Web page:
The Barclay Brothers fulfiled what is believed to be a 30-year ambition yesterday when they successfully concluded the pounds 75m purchase of the Ritz Hotel in London. The brothers' prestige hotel interests alreadyt include the Howard Hotel in London and the Mirabeau in Monaco, in addition to media and shipping interests.
In recent weeks the brothers, who have owned The European newspaper since the beginning of 1992, have also been linked with the bidding for The Scotsman, which has been put up for sale by its owners.
Frederick and David Barclay, whose businesses are all in private hands, are the most private of businessmen. They earned their first fortune by converting boarding houses in Bayswater into higher-grade hotels in the 1960s. Property dealers at heart, their wealth is now estimated at around pounds 500m.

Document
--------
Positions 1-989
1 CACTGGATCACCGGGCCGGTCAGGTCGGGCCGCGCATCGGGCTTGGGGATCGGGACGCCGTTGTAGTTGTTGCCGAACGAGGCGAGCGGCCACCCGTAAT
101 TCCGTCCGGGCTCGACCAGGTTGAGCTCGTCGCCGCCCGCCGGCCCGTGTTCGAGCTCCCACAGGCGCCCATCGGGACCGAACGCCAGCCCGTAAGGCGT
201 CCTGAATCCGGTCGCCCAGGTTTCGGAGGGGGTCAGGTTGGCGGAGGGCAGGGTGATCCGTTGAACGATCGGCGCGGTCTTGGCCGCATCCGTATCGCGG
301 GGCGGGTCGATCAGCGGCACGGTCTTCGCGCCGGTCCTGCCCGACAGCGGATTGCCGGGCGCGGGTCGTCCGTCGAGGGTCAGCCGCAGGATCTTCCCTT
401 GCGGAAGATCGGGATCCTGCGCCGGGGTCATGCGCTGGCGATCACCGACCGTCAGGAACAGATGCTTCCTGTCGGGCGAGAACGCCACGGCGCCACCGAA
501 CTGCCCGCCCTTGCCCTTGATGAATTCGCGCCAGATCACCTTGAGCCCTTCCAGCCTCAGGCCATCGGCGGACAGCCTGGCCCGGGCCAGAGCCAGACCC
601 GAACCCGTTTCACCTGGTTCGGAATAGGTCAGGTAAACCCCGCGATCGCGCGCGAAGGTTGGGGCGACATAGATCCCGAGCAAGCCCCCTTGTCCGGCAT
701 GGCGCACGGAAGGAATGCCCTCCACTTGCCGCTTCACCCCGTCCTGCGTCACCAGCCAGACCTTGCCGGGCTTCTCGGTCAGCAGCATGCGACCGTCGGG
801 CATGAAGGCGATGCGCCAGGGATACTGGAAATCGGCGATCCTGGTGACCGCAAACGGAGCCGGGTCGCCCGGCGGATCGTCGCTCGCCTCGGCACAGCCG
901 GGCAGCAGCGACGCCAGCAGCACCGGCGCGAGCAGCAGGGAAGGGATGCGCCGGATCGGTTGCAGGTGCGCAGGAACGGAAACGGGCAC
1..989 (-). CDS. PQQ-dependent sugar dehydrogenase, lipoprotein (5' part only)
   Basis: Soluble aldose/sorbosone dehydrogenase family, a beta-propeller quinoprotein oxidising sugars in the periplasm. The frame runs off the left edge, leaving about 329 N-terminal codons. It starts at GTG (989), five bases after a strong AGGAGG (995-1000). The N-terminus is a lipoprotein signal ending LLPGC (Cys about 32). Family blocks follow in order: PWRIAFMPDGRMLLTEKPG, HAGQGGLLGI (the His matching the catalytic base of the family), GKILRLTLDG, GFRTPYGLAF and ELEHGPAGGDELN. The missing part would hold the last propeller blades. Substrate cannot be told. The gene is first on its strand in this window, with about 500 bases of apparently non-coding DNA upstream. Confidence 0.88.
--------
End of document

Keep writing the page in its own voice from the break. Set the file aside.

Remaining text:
Before buying Brechou, one of the Channel islands, the brothers lived in Monaco and liked to lunch together, unaccompanied, in the Cafe de Paris, near the Monte Carlo casino. They are hard to tell apart, except that one parts his hair on the right, the other on the left.
Their other interests include a shareholding in Chime, the holding company for Lowe Bell, the public relations company run by Baroness Thatcher's favourite media adviser, Sir Tim Bell. They also have a shareholding in London Club, which owns the leases to a number of London casinos.
The brothers are currently in the throes of building a Gothic castle which dominates the northern coastline of Brechou. Last week they made several ultimately unsuccessful attempts to prevent the transmission of a BBC television programme, the Spin, which involved filming on Brechou and questioned their excessive secrecy.
One of their friends said yesterday: "There is nothing sinister about them. They are modest men and they wish to remain private. All their businesses are private and they do not want or need publicity, glorification or deification."